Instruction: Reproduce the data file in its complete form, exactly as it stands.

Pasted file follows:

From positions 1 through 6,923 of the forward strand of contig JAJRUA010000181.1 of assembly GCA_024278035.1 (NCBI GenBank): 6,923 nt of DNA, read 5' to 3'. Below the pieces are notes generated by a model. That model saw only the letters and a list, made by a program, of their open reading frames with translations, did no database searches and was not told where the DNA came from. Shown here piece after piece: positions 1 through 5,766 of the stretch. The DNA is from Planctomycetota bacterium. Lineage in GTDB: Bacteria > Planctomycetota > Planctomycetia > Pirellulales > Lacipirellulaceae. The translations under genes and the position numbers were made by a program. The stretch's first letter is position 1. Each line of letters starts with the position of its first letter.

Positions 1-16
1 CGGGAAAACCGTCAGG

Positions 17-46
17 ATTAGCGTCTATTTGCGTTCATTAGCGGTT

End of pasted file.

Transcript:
From positions 1 through 6,923 of the forward strand of contig JAJRUA010000181.1 of assembly GCA_024278035.1 (NCBI GenBank): 6,923 nt of DNA, read 5' to 3'. Below the pieces are notes generated by a model. That model saw only the letters and a list, made by a program, of their open reading frames with translations, did no database searches and was not told where the DNA came from. Shown here piece after piece: positions 1 through 5,766 of the stretch. The DNA is from Planctomycetota bacterium. Lineage in GTDB: Bacteria > Planctomycetota > Planctomycetia > Pirellulales > Lacipirellulaceae. The translations under genes and the position numbers were made by a program. The stretch's first letter is position 1. Each line of letters starts with the position of its first letter.

Positions 1-16
1 CGGGAAAACCGTCAGG

Positions 17-46
17 ATTAGCGTCTATTTGCGTTCATTAGCGGTT